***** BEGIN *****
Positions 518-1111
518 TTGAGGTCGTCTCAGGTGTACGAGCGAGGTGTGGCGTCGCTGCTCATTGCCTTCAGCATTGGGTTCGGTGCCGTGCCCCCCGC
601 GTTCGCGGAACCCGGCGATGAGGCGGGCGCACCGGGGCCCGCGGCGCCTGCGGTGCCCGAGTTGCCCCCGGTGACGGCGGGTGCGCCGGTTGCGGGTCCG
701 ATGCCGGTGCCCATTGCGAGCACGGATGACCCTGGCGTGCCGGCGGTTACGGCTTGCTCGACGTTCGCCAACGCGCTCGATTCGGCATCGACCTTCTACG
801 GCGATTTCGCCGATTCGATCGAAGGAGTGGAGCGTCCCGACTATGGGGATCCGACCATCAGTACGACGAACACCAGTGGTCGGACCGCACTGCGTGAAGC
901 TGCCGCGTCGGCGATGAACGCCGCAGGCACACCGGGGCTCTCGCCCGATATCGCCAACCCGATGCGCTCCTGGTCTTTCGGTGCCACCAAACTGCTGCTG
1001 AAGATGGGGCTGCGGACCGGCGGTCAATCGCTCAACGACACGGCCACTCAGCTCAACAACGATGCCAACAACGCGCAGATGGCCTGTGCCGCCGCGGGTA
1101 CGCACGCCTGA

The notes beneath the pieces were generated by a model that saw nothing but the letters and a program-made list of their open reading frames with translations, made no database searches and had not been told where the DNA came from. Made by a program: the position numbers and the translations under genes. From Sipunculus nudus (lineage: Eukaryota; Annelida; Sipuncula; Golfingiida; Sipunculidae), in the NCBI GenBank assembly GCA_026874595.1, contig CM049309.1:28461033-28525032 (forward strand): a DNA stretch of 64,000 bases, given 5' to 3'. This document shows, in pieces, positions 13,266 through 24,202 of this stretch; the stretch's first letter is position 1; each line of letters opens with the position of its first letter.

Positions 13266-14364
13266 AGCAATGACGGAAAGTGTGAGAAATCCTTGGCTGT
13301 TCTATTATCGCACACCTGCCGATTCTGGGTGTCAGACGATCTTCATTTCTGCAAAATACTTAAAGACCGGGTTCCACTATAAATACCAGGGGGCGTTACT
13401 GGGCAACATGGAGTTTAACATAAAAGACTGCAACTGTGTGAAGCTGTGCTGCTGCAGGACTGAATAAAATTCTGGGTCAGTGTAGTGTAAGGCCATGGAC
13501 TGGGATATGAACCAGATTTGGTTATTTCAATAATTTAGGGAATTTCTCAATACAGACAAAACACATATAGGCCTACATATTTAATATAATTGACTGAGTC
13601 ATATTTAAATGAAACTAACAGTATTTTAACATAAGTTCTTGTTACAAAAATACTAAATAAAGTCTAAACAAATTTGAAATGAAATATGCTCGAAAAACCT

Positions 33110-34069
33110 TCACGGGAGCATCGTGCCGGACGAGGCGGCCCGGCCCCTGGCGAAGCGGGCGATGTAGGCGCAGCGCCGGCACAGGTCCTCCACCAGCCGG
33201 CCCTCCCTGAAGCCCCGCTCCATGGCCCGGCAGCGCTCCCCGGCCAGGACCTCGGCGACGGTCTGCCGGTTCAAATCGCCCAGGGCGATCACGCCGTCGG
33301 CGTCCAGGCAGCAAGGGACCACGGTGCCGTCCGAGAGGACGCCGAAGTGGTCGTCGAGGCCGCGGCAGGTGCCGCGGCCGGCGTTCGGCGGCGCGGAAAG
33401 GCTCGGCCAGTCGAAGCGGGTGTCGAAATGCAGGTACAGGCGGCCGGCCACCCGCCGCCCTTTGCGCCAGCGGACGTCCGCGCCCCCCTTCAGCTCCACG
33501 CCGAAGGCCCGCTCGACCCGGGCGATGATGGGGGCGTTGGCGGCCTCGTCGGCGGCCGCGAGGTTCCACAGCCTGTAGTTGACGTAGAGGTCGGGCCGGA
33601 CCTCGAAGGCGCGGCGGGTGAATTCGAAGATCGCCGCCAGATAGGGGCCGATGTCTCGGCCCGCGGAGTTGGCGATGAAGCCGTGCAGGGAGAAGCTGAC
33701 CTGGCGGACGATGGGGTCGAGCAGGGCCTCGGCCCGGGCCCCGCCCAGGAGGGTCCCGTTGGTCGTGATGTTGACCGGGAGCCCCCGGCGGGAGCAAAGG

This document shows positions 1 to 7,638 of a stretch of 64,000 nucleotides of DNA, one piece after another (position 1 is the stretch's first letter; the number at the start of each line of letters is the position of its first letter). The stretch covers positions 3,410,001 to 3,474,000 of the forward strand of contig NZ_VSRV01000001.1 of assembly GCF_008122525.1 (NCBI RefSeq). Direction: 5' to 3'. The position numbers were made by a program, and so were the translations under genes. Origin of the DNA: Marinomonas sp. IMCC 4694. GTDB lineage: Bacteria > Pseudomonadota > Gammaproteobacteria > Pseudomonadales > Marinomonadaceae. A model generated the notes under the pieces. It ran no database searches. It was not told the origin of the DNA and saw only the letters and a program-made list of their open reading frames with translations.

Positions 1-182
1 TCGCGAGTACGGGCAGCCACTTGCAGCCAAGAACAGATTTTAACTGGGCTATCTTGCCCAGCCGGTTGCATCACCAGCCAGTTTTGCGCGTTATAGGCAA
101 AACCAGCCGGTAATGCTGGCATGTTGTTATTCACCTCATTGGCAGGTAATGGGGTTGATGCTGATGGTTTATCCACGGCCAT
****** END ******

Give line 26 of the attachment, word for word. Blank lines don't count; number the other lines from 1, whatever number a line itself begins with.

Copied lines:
1 TCGCGAGTACGGGCAGCCACTTGCAGCCAAGAACAGATTTTAACTGGGCTATCTTGCCCAGCCGGTTGCATCACCAGCCAGTTTTGCGCGTTATAGGCAA